someone looking for friends while they hide behind cardboard cut-outs of things

Where Did Everyone Go?

Last updated: April 2020

“Poof”...they are gone.

Have you noticed the disappearance of friends or family? Maybe they haven’t completely left, but you don’t see them or talk to them as much. This is something I have seen a lot of my cancer community peers talk about. How people have just disappeared since their diagnosis. I too have unfortunately experienced this. It is hard and I try to look at maybe they don’t want to lose you or it is hard on them and they don’t know what to say or do.

We need them more now than ever. We need as much "old normal" as possible in our new normal world. Their laughs, touch, or just their voice on the other end of the phone.

Maybe they don’t know what to do. Maybe they feel they cannot fix it, or they feel helpless. Maybe they feel scared too. We have to be compassionate to them the same as we want their support.

I’m not contagious

Cancer isn’t contagious, you will not catch it! Come see me. I understand it is hard for everyone. I want you to talk to me. Let me know what you are feeling. Let me know your fears.

I was surfing the internet on this subject and came across a site on this subject and was reading it. I want to learn how to be more compassionate about their feelings. I want the closeness of their love back. So I will do whatever I can to make them feel comfortable around me.

Researching to help me understand

Below are some suggestions I found on what to say and what not to say. This is something that everyone may find helpful.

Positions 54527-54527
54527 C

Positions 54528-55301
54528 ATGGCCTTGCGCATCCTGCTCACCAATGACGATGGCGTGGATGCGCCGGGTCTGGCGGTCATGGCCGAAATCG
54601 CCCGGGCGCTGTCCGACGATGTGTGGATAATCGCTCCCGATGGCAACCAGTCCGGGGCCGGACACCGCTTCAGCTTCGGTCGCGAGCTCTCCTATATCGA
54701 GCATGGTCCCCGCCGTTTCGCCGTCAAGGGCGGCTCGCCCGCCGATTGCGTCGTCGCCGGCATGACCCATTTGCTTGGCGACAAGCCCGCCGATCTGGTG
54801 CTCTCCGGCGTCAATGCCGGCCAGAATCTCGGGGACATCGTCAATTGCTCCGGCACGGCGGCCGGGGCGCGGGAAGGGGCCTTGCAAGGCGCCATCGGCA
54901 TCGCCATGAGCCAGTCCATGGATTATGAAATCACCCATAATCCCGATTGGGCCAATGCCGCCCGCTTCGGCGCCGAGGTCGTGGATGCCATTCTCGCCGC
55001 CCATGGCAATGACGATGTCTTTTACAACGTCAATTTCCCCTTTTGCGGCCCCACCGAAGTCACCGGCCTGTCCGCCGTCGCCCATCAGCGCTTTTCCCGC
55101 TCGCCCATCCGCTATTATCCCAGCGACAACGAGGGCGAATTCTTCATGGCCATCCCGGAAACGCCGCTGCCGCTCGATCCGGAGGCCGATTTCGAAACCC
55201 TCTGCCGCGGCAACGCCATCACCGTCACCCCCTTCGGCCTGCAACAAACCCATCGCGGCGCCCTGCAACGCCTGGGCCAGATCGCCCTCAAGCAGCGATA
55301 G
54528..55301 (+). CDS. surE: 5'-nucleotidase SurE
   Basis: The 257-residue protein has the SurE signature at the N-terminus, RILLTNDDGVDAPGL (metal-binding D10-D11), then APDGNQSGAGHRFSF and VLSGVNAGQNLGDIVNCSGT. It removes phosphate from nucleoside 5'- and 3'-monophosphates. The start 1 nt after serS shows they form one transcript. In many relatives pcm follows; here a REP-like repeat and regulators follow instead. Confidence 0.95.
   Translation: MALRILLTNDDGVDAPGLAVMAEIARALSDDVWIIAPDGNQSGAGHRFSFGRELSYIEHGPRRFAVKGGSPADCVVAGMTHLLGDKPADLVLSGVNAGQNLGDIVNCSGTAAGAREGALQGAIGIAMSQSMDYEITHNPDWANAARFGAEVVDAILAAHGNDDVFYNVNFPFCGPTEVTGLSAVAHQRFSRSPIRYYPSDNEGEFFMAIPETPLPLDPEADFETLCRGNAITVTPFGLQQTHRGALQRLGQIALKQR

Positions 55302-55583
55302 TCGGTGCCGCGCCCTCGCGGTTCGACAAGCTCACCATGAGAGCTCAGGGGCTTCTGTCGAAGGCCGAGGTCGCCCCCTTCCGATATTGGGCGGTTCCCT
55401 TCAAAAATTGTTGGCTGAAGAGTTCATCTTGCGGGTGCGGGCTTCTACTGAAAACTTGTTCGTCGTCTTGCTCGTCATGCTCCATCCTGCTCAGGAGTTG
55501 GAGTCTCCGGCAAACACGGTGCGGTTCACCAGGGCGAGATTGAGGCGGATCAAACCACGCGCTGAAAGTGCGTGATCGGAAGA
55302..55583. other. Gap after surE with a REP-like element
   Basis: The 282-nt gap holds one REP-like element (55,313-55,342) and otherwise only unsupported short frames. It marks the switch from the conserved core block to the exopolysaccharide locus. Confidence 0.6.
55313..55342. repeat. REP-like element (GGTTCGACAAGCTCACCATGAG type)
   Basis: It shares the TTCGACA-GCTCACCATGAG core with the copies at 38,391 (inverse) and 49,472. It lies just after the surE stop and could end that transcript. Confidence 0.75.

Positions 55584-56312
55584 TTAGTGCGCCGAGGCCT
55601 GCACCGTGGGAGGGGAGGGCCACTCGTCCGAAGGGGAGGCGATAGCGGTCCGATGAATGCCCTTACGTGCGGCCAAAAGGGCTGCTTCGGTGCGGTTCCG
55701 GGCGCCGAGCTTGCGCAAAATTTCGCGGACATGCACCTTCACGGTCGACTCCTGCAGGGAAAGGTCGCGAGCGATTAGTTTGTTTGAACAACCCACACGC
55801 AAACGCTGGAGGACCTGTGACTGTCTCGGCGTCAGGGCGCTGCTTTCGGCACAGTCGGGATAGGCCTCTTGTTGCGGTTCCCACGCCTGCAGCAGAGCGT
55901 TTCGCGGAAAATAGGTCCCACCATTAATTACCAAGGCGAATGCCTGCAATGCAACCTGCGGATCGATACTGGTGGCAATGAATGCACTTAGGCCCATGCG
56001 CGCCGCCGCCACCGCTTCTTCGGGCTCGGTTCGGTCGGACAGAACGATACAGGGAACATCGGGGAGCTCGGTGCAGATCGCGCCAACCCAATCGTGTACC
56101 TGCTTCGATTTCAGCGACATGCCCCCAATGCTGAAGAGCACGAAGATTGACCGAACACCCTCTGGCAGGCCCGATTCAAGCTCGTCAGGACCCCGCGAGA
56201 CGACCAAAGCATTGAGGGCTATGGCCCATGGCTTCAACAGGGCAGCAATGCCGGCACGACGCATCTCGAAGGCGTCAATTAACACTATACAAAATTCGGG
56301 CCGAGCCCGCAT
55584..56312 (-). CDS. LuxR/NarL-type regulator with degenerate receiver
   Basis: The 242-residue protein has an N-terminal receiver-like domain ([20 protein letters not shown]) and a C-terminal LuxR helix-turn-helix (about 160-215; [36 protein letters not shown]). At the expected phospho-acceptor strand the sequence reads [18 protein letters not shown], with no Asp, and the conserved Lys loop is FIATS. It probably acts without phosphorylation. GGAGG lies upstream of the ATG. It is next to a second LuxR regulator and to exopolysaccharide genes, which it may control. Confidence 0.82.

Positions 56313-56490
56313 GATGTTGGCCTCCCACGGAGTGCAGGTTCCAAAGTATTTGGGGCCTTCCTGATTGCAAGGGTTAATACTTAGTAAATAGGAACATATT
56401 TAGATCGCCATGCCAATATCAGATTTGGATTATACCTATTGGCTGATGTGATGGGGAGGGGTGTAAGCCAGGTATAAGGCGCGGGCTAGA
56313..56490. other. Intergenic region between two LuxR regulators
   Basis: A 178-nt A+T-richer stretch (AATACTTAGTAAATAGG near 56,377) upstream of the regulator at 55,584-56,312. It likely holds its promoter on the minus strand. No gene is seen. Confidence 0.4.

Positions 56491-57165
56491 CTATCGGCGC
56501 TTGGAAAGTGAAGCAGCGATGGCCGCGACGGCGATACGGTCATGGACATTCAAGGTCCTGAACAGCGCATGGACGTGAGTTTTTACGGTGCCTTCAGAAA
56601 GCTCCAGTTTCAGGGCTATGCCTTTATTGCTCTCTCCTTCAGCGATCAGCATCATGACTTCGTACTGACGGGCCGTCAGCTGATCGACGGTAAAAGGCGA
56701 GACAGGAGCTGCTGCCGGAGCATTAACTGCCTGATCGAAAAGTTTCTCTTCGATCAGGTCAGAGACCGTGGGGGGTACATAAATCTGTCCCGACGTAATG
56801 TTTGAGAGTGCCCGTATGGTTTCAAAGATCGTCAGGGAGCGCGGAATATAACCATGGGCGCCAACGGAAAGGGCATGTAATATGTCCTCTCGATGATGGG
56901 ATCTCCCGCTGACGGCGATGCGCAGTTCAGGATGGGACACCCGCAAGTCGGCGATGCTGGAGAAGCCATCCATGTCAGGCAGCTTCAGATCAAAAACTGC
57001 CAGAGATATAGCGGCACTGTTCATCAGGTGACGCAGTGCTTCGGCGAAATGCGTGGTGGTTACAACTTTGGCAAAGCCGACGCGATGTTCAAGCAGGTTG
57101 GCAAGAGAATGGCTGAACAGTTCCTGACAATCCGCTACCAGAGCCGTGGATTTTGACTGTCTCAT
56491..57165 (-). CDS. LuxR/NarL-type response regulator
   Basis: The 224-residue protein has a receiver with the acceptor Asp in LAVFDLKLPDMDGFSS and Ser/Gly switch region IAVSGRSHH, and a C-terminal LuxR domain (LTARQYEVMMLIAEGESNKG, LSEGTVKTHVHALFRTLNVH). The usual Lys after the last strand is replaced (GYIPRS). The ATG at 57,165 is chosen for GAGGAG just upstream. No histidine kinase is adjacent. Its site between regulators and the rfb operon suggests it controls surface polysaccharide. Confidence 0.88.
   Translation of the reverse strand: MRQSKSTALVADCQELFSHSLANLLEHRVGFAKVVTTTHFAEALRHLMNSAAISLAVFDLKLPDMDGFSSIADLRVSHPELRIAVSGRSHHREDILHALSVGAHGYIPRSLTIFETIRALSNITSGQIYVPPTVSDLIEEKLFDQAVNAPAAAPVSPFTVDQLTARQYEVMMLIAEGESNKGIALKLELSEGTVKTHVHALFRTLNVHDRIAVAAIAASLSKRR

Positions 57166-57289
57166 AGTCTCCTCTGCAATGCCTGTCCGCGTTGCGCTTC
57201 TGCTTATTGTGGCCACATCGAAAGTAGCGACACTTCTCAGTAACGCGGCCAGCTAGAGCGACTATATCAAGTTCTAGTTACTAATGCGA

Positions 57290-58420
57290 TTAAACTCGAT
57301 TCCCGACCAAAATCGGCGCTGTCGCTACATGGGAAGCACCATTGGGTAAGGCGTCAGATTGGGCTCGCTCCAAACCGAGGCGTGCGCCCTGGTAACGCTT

"Choose your words carefully. Make sure to acknowledge how difficult this experience is for the person. Carefully choosing what you say can help you show your support without being dismissive or avoiding the topic. For example, it is better to say, 'I don’t know what to say' than to stop calling or visiting out of fear."1

Ways to show support

These are some things you can say to show care and support to a loved one:1

  • I'm sorry this has happened to you.
  • If you ever feel like talking, I’m here to listen.
  • What are you thinking of doing, and how can I help?
  • I care about you.
  • I’m thinking about you.

What to avoid saying...

Here are examples of phrases that are unhelpful:1

  • I know just how you feel.
  • I know just what you should do.
  • I know someone who had the exact same diagnosis.
  • I’m sure you’ll be fine.
  • Don’t worry.
  • How long do you have?”

It’s okay to not know what to say

I have had every one of the unhelpful things said to me multiple times. Maybe if the ones that are shying away from us knew some of the okay things to say they would feel more at ease. I try to not let it bother me if the "wrong" thing is said. What would I say if I was in their situation? I would be at a loss.

I know it can feel like you are blundering around in the darkness. Let’s talk so we all feel at ease.

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